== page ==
How long do we have to wait then? We don’t know because Jesus didn’t give us the exact time and date. Yet, Jesus says, “stand up and raise your heads” (v. 28). And in the meantime, let us always remember this simple and yet deeply profound word of hope: God our Emmanuel is here with us, among us, and for us, always accompanying our journey and empowering our life.
Thanks be to God. Amen.

Sermon: Let Not Your Heart Be Troubled

Let Not Your Heart Be Troubled
John 14:1-14
May 14, 2017

Years ago, there was a man who was interested in his family history, and to get more information in his research he would visit cemeteries. In one of the cemeteries he noticed one particular tombstone with this unusual inscription:  “Pause now stranger, as you pass by; as you are now, so once was I. As I am now, so soon you will be, prepare yourself to follow me.”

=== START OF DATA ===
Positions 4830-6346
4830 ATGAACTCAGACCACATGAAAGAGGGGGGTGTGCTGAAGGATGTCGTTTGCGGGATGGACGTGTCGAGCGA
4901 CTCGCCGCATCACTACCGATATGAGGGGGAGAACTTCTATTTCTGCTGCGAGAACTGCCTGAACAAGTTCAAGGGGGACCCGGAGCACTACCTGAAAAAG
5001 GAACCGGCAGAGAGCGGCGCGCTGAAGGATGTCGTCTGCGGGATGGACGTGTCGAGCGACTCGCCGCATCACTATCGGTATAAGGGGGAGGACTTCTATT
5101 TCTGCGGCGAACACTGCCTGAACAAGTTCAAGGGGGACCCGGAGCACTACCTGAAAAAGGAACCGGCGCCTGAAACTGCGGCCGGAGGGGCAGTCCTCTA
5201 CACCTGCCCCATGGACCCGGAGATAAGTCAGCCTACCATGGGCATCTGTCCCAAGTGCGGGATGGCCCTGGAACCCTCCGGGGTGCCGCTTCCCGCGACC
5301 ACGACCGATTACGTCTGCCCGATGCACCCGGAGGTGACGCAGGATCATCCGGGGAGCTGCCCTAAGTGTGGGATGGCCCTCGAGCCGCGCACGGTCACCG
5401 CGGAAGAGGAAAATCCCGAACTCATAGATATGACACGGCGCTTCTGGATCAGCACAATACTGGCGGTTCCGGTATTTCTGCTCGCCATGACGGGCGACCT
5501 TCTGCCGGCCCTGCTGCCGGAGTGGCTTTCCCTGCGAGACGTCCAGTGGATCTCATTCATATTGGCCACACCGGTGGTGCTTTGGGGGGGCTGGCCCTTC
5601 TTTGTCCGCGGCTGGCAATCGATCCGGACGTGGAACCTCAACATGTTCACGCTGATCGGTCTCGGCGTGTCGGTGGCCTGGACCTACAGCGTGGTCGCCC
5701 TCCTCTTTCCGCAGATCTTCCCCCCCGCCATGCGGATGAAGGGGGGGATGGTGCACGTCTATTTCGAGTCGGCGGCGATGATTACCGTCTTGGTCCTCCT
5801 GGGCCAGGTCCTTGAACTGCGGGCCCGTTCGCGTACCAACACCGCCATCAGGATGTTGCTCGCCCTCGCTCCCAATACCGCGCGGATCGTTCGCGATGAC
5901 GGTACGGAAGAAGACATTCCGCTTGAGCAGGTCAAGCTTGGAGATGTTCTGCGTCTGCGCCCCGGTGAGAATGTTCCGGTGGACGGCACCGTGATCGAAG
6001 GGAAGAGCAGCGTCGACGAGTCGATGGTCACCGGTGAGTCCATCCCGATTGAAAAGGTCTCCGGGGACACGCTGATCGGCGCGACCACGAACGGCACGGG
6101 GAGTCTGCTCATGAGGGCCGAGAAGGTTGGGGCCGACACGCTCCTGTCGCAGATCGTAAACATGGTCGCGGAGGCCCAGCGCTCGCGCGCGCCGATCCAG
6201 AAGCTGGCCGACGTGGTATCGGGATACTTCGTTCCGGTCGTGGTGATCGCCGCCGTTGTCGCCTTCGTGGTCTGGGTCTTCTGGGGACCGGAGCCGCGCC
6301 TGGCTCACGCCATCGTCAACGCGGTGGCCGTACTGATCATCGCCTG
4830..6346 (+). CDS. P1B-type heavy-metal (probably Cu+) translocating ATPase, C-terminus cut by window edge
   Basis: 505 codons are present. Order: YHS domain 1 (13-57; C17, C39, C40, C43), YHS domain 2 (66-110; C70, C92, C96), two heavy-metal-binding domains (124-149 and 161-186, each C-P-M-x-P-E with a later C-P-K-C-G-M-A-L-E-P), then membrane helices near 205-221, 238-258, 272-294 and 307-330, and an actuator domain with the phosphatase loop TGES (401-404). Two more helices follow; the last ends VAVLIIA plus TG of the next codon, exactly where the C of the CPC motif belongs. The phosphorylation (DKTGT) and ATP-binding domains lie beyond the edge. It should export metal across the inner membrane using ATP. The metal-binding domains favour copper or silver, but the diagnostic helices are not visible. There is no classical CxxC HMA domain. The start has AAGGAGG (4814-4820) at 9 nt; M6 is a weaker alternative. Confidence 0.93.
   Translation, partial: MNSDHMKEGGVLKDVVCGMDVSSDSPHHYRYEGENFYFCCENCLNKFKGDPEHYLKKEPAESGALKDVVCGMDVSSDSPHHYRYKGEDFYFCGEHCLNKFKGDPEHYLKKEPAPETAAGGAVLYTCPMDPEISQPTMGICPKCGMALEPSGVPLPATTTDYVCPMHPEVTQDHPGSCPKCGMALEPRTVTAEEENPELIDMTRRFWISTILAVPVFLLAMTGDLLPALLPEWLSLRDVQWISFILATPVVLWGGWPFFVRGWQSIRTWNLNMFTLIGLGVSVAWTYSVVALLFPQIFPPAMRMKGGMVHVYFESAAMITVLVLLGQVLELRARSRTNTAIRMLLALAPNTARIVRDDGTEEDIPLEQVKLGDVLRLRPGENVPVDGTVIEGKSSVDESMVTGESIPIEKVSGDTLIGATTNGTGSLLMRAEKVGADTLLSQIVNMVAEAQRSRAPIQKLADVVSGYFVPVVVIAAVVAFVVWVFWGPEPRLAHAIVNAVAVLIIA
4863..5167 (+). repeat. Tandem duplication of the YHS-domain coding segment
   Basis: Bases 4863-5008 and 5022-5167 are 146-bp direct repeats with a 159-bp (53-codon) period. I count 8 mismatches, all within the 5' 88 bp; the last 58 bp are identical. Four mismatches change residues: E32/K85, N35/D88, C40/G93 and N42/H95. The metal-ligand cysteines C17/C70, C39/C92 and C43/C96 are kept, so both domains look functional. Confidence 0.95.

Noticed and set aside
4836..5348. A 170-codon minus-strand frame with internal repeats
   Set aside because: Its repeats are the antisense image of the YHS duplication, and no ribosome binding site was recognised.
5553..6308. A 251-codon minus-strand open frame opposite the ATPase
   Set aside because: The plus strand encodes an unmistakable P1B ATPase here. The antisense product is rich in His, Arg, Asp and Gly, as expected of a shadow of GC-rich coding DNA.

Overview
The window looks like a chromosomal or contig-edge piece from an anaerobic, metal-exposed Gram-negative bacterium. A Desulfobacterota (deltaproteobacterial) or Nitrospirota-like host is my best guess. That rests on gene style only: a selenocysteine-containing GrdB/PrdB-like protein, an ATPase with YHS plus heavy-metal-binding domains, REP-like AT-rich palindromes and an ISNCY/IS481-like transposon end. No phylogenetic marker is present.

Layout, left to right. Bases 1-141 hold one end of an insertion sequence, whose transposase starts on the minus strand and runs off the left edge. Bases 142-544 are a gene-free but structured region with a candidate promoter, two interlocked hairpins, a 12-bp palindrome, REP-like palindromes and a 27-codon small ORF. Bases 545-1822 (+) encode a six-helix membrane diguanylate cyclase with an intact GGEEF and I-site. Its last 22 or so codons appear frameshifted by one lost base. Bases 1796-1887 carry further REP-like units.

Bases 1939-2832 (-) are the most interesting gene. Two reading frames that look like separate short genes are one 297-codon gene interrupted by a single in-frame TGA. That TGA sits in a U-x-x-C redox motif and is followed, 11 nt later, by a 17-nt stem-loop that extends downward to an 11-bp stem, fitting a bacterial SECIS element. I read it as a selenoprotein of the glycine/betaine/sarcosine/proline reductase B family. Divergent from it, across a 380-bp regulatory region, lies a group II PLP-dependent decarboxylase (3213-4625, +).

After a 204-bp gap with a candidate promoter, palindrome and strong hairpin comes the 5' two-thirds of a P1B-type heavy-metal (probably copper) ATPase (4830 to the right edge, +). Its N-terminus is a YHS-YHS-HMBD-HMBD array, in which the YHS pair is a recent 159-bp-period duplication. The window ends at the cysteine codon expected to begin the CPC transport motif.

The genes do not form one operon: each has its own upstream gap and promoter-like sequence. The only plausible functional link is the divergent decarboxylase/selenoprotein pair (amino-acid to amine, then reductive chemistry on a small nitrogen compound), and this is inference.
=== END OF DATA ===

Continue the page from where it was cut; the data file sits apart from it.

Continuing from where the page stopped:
Next to the tombstone, someone wrote this message on a piece of wood: “To follow you, I am not content, until I know which way you went.”

On this fifth Sunday of Easter, I would like to talk about our future beyond the grave, which is our heavenly home. This is pertinent to our church family, because on Thursday of this past week, we held a Memorial Service for David Taft and on Friday of this week, there will be a Graveside Service for Natalie Robertson.

My text is John 14:1-6